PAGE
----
[In fact, when I was in school, our Hindi teacher specifically told us not to laugh openly; it was not considered proper for girls].
But before that, there was the night walk.
To our collective discomfort, there was too much media. Too many cameras, too many TV crews. This was a problem, because the point of the night walk was that a bunch of women should be out at night, doing what they wanted, wearing what they wanted, challenging the public space that prevents women from being out at night.
The moment you bring a TV crew into a space, things change. People perceive the whole proceeding as a film shooting, a sham, a staged drama, and not something that is - or should be - a normal part of the cityscape at night.
The TV reporters had been warned - if they wanted to come, they'd have to come as participants and volunteers, not as people who gawk, ask questions and leave. This, perhaps, was too much to expect.
However, what really made me feel ashamed of my tribe was this article.
It says - "the protesters were “leched” at, ridiculed and booed along the three-kilometre stretch of the march, the first of its kind in New Delhi"
Factually incorrect. I did the whole stretch and was neither booed nor ridiculed. Questions, yes. Arguments, yes. Booing, no. Leching? Possible? We were too busy to notice.
Further, "The organisers, who ran into trouble even before the roadside Romeos, managed to round up just 15 participants."
What was this supposed trouble that the organisers supposedly ran into?
"The protesters, in their spaghetti tops and accented English, made quite an impact on the streets. Those who hadn’t turned up in a “mod and hep” attire seemed clearly overdressed."
False. False. False.
Not everyone was in spaghetti tops. [I was.] The women had been asked to come dressed in something they would not normally wear. One friend came in a mangalsutra - the one thing she does not wear. Her friend was in a shalwar-kameez. Many others wore standard T-shirts and jeans.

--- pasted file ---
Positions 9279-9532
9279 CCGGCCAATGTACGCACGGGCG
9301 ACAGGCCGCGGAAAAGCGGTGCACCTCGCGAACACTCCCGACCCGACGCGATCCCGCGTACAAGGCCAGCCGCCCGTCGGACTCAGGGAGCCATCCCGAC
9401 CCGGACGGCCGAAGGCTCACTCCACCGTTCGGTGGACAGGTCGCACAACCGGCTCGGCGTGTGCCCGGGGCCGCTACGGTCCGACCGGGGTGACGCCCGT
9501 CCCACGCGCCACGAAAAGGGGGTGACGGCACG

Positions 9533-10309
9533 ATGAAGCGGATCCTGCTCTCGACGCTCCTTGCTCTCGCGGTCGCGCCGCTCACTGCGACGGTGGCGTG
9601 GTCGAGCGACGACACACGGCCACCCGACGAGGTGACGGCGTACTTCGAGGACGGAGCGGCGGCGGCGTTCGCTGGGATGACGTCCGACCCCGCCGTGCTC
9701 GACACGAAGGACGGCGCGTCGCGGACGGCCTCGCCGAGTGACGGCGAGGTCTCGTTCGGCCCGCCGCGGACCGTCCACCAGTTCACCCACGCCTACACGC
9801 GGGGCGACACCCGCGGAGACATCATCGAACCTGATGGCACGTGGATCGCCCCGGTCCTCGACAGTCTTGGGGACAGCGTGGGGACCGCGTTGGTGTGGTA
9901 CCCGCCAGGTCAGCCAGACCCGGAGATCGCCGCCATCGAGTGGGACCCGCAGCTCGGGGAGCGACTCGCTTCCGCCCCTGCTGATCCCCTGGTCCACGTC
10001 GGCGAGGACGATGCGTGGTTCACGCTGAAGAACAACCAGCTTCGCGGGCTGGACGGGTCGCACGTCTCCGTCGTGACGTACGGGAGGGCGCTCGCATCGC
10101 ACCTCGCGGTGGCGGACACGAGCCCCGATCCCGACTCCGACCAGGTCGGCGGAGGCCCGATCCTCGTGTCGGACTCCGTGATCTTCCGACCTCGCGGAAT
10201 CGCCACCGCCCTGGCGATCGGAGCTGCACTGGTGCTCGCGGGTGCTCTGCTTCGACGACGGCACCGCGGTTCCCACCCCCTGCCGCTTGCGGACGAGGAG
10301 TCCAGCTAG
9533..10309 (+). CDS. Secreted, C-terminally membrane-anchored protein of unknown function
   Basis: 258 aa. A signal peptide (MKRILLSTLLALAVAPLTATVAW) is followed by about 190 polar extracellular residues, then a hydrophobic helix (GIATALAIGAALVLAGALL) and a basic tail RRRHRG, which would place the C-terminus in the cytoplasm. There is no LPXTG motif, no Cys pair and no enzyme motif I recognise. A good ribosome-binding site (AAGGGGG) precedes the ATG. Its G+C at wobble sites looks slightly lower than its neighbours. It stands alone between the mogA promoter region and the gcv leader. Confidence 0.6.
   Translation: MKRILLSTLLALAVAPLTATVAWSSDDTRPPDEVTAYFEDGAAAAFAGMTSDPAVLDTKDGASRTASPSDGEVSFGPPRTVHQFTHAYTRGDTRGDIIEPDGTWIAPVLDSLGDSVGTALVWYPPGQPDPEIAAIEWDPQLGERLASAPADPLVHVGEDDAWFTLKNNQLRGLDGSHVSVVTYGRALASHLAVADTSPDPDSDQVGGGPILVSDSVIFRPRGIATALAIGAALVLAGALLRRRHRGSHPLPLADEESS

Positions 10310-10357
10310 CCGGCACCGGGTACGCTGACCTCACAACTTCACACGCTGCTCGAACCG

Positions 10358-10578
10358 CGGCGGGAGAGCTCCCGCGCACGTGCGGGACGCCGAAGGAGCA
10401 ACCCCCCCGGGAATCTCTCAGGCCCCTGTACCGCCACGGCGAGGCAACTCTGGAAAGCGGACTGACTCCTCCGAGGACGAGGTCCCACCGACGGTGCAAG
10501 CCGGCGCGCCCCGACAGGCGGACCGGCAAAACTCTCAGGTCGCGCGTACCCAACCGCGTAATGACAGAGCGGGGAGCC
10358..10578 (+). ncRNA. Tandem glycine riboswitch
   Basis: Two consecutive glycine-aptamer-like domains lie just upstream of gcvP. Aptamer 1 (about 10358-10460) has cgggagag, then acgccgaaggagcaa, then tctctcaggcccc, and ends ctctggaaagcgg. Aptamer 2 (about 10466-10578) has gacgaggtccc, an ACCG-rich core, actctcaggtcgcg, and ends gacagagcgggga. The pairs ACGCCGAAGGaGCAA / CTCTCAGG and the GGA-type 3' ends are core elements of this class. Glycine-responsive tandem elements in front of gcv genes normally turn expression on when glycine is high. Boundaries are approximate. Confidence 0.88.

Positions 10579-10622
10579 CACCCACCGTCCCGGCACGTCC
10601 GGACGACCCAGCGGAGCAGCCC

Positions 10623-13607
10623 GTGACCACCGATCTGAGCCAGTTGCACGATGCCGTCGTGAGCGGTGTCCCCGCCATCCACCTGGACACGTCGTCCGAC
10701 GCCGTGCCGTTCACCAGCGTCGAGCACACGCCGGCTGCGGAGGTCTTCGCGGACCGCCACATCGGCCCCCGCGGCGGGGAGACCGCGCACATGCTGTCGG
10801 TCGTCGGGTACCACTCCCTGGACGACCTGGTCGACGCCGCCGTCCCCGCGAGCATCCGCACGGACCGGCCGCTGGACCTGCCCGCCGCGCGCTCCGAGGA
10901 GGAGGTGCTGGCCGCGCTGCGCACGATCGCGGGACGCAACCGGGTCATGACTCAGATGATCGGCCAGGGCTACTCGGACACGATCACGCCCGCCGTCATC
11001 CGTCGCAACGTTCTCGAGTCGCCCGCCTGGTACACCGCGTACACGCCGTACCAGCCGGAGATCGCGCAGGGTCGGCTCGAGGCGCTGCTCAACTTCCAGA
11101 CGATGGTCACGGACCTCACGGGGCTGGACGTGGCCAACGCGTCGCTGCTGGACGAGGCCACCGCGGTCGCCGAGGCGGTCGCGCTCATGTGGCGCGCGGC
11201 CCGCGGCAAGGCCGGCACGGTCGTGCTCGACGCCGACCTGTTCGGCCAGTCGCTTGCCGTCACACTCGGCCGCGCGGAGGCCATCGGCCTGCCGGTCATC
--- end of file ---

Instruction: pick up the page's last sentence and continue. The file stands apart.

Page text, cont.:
The reporter has placed 'mod and hep' in inverted commas. Any particular reason? Was this supposed to be a reference to western clothes? Also, those who were not in western clothes were in regulation cotton shalwars... Overdressed? Who?
"Armed with placards, posters and red arrow tags, the protesters..."
We had posters and red arrows. There were no placards. Did the reporter dream those up? What we did have were stencils.
"A midnight march by women to protest against "touching, staring, groping, pinching and stalking" sounded heroic enough until the protesters ran into stalking Romeos lining up the path."
We did not run into stalkers lining up the path.
I did run into two young men who seemed concerned at my putting up a poster in Sarojini Nagar. One of them said, "Where's the point of putting it here? This is a government colony..."
Implying, of course, that sexual harassment is not a problem in government colonies.
I responded by asking, "Why? You think government people are all very shareef (decent)?"
That made him laugh in an embarrassed sort of way, and leave. That was all.
Anyway, being on the receiving end of media ignorance and inaccuracy is not pleasant. But what really bothered me was the tone of the article. The insensitivity of it. Here is this bunch of women, trying to do something that is generally acknowledged as a huge problem, across the country... And all you can think of writing is the straps on their shoulders or the accents they spoke in?
This is one of my favourite music festivals because it is the only venue where you can lie on the grass, look at the stars against the lit-up shadow of the Qutub Minar, hear the rising strains of somebody's voice, a tabla, a sitar, a guitar... wander off for some hot chaat or halwa or chai, and have the music call you back to its feet.
The festival organisers also claim that it is dedicated to the youth of Delhi, which is why there is always one popular fusion band each evening, to go with the classical performance.
This year, there are Pt Debu and Prateek Chaudhuri, this Saturday, along with Euphoria (of dhoom pichak dhoom fame).
On Sunday, there are the Nizami brothers, the Qawwals, and Shankar-Ehsan-Loy (of Dil Chahta Hai fame)
Now, I'm happy.
Friday, September 22, 2006
Most of us look the other way. I don't pretend to be very different. Things that absorb my time, attention, capacity for outrage, are usually things that I see, feel, fear. Things that resonate with me because, in some form, however briefly, I've experienced them.
Manual scavenging, as a problem, as an outrage, resonated with me because, although I have never had to pick up anybody's shit, I know what it feels like to step into it.